MOVIE: ***1/2 (out of 5)
BLU-RAY EXPERIENCE: **** (out of 5)
BY KEVIN CARR
Unlike many people in this land, I didn’t see “Scarface” until only a few years ago. I was too young for my parents to let me see it as a child, and I just never got around to seeing it in college. However, I will contend that it is one of Brian DePalma’s best films.
Telling the story of Tony Montana, a Cuban criminal who came over to Miami on the Mariel Boat Lift and worked his way to the biggest drug lord in the city, “Scarface” is a violent, intense and powerful flick. It’s easily Al Pacino’s greatest role because he had really honed himself as an actor by this point but hadn’t yet become a caricature of himself. It showed drug crime in a gritty, messy way, which hadn’t yet been fully realized on screen.
Even thirty years after the film was released, it’s a disturbing piece of work. Not just for the violence (although that is pretty intense even by today’s standards), but for its moral relativism. Prior to people like Quentin Tarantino, who helped usher in a new anti-hero, “Scarface” made us root for the guy even though he’s a terrible, terrible person.
For the first time, it’s been released on Blu-ray, and the movie looks pretty good, though it suffers from some contrast issues and other grain problems you see in older films like these that were not mastered for the digital home video market. But the full package is definitely worth checking out. That includes the original “Scarface” from 1932 on DVD as well as ten collectable art cards. Vintage DVD features are all included: deleted scenes as well as the featurettes “The World of Tony Montana,” “The Rebirth,” “The acting,” “The Creating,” “The Making of Scarface: The Video Game” and the somewhat humorous “Scarface: The TV Version.”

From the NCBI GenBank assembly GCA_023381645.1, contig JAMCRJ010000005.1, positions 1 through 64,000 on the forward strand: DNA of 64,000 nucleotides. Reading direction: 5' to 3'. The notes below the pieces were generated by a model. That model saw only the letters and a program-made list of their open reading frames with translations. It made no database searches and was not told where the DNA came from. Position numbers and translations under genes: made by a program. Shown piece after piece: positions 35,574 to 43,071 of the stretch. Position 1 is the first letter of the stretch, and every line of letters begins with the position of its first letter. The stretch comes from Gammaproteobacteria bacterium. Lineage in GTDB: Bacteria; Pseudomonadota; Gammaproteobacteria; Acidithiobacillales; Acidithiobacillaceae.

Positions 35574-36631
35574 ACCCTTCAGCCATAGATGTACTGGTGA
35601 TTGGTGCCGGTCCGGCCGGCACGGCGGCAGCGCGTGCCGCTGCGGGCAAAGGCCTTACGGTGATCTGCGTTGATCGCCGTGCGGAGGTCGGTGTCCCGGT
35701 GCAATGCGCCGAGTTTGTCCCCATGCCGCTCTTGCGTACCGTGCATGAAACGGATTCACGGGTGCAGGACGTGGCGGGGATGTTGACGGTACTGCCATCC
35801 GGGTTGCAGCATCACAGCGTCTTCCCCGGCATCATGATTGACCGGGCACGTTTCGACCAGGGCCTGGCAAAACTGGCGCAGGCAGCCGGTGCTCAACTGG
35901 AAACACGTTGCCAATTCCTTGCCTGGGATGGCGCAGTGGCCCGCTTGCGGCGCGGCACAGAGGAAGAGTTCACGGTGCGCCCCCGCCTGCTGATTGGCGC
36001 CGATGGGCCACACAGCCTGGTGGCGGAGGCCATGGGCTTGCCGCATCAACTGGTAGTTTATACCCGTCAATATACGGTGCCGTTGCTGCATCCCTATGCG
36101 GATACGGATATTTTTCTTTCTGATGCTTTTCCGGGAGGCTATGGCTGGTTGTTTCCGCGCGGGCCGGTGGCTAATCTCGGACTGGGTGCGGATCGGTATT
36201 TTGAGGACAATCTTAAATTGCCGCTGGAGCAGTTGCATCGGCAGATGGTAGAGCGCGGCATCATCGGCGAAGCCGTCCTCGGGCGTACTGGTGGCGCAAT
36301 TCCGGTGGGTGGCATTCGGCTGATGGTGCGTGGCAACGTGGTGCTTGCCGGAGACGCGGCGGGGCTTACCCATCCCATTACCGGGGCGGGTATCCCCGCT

Exclusive Blu-ray features to this set includes the new feature-length documentary “The Scarface Phenomenon,” which includes some great and not-so-great interview subject but a nice retrospective of the film. There’s also the “Scarface Scorecard” which allows you to track the use of the word “fuck” as well as picture-in-picture video content.